Fort Wayne Observed brings us a story from the Evansville Courier Press regarding an opinion from the Indiana Criminal Justice Institute on whether law enforcement can ticket occupants of the bed of a pickup truck for failing to use a seat belt.
The opinion is an interpretation of IC 9-19-10 as amended by HEA 1237-2007 (caution, the online Indiana Code cite has not been amended to reflect the new legislation as of the date I type this.) I don’t think much of the opinion’s reliance on past legislation or past incarnations of the bill or the newly created exceptions as a reason to think pickup bed passengers are exempt from the seat belt law. However, if you read the text of the legislation itself (a novel idea) there is reason for concern. It says:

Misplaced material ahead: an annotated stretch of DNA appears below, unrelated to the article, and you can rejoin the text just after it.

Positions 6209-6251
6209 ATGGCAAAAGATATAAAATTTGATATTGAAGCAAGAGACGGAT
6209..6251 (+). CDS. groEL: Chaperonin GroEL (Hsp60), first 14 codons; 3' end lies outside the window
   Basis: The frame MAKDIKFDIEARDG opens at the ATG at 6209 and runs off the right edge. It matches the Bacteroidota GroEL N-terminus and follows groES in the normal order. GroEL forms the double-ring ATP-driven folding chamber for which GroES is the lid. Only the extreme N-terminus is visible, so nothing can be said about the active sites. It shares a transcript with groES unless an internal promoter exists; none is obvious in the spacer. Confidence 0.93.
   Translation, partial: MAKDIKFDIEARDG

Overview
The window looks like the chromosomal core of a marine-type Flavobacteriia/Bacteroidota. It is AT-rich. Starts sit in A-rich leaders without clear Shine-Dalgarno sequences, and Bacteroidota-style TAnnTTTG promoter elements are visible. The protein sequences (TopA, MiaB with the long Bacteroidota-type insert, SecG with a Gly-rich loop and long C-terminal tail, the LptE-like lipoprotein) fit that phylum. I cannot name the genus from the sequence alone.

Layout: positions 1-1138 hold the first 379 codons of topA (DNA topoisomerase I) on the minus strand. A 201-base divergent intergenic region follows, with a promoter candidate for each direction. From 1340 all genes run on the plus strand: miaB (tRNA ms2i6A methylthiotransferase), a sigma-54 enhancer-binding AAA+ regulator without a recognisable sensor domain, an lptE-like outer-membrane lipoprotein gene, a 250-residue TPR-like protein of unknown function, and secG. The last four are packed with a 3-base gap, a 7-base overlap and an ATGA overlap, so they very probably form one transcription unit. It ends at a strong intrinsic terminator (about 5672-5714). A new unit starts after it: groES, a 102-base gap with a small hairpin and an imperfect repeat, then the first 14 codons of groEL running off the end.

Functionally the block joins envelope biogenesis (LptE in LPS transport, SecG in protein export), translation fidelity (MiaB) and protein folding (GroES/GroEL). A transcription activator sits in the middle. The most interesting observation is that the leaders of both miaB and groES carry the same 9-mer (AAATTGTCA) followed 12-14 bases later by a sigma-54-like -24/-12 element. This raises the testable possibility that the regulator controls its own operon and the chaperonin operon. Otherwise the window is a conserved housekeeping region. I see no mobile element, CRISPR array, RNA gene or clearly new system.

Each occupant of a motor vehicle equipped with a safety belt that meets the standards stated in the Federal Motor Vehicle Safety Standard Number 208 (49 CFR 571.208); and is standard equipment installed by the manufacturer; shall have a safety belt properly fastened about the occupant’s body at all times when the vehicle is in forward motion.
(internal subdivisions omitted).
The jist of this is that if your vehicle has seat belts installed when you get it, you have to use them or risk a ticket. Truck beds don’t generally have seat belts installed. So, if you’re riding back there, I don’t think you have to use a seat belt. You deserve a head injury for being that stupid, but not a ticket.